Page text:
Morton’s neuroma is a benign (non-cancerous) enlargement of one of the nerves in your foot. The problem most commonly occurs between your third and fourth toes, but can occur elsewhere. Morton’s neuroma is a nuisance for 10% of the adult population, with females being affected 5 times more often.
The irritation is thought to be brought on by activities that require repeated or forceful back-bending of your toes, like dancing, walking, squatting, and running- particularly running on your forefoot, or on hard surfaces. Wearing high heels or shoes that are too tight can provoke your symptoms.
You may experience brief, intermittent episodes of sharp burning pain that are followed by a persistent dull ache begins near the ball of your foot and radiates into the toes. You may feel as though you are “walking on a marble.” Occasionally, numbness, tingling, or cramping may accompany your pain. You may find relief by removing your shoe and/ or gently massaging your foot. Be sure to tell us if your symptoms affect your entire foot, if you notice any weakness, or have pain that starts in your back and travels into your thigh and leg.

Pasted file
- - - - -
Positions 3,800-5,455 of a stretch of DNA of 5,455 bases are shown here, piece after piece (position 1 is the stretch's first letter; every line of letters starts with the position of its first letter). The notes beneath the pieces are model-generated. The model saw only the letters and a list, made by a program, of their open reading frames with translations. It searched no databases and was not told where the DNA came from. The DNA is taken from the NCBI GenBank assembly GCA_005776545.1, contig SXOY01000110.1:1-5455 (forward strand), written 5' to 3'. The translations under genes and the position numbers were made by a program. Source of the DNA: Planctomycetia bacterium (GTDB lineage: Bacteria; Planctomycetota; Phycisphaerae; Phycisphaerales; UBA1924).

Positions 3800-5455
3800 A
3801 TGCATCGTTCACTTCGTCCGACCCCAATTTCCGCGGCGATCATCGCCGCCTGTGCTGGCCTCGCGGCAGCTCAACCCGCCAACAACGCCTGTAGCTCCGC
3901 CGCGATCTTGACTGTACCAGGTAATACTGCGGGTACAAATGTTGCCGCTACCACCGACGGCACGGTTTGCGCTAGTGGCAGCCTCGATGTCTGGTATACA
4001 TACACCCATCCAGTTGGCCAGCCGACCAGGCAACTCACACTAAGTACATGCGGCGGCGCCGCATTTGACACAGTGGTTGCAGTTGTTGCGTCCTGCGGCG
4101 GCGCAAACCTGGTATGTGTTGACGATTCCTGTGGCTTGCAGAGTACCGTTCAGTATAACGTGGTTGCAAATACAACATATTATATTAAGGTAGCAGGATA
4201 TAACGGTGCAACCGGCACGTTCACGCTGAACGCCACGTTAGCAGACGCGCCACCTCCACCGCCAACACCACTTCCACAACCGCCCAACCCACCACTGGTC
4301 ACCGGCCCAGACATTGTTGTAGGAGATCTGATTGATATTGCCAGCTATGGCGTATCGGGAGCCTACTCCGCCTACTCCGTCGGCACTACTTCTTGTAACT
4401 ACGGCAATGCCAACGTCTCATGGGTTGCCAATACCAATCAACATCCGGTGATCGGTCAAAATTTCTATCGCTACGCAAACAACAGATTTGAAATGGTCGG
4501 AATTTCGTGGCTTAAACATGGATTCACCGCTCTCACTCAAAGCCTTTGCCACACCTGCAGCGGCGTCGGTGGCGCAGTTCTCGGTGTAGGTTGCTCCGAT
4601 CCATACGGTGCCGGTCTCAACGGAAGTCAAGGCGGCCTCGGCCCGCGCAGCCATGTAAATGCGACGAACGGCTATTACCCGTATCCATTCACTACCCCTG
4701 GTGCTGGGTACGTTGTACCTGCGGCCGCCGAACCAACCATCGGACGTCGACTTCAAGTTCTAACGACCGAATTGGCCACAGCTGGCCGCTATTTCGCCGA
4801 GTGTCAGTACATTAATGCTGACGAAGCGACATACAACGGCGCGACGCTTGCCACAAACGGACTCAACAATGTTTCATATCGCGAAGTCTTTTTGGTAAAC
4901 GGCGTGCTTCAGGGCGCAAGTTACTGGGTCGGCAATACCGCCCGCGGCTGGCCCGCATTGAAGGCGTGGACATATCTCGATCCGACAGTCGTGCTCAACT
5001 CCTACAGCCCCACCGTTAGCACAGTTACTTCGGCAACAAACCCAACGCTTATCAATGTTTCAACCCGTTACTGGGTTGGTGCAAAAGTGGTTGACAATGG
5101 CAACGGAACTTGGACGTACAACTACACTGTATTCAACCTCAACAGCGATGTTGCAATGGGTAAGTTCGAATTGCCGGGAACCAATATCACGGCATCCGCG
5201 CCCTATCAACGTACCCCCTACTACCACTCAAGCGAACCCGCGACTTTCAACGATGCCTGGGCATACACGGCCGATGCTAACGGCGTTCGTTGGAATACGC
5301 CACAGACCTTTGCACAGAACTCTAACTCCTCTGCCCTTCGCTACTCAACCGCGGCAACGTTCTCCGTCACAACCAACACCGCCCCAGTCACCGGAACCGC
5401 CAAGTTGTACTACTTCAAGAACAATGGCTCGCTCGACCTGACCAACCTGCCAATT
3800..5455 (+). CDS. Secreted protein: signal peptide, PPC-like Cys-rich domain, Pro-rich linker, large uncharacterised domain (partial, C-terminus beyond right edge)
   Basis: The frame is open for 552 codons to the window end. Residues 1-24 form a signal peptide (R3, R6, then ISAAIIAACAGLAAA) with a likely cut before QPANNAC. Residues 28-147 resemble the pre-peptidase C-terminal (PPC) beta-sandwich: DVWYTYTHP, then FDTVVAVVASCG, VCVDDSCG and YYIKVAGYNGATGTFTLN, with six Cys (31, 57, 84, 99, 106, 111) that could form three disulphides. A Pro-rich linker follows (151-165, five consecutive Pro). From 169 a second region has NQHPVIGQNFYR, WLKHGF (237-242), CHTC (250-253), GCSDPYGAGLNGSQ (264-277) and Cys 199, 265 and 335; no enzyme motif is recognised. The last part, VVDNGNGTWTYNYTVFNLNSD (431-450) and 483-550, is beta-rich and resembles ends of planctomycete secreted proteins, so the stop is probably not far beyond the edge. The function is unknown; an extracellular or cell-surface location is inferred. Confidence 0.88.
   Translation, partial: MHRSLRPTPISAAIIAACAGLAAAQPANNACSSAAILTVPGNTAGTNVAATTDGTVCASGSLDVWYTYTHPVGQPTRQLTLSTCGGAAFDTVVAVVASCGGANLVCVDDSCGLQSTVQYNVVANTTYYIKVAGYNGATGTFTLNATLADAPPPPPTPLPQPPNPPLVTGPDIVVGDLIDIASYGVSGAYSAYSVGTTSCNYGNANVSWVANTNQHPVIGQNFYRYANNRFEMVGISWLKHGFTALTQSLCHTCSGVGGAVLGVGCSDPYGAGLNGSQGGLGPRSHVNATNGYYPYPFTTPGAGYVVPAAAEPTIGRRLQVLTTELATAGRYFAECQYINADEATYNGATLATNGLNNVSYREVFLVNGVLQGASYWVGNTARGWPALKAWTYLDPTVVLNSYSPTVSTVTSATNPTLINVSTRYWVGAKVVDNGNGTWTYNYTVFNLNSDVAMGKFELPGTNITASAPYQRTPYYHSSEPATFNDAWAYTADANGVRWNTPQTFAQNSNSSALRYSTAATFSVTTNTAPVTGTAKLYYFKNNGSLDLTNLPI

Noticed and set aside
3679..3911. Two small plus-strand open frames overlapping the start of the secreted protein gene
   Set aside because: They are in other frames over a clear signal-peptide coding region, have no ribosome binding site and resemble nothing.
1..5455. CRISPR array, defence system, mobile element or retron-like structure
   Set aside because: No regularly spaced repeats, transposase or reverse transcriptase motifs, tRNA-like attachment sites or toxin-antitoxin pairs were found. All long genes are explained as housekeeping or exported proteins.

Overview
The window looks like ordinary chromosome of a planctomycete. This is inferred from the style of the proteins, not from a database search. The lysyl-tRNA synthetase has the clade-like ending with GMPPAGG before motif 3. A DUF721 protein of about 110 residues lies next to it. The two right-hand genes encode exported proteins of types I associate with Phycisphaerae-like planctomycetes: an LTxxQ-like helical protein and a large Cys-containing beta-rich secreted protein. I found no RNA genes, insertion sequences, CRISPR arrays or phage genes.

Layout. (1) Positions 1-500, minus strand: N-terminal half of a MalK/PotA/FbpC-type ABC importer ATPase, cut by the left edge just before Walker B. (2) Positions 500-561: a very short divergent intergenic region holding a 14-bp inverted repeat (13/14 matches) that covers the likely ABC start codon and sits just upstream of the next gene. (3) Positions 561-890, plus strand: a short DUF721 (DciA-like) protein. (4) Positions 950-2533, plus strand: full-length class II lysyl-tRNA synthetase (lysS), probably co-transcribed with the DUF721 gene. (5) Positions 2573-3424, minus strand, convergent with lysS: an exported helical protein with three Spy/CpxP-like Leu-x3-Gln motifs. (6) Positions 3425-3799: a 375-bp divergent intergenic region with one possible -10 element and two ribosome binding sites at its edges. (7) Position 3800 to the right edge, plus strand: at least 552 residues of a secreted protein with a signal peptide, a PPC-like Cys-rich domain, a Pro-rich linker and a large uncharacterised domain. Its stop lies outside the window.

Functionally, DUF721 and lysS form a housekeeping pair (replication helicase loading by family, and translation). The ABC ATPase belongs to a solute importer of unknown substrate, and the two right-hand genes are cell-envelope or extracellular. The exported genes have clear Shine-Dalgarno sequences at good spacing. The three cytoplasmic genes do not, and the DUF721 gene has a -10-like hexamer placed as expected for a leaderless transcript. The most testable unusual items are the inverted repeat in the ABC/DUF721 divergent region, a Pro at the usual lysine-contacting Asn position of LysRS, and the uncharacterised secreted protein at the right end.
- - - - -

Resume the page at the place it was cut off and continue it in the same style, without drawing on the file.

You should avoid wearing high-heeled narrow or unpadded shoes. If you are a “forefoot” runner, you may consider transitioning to a mid-foot strike. Your treatment will likely consist of wearing a specially designed felt pad to help take stress off of the irritated nerve. Most patients report relief by modifying their shoes and undergoing conservative therapies, like the ones provided in our office.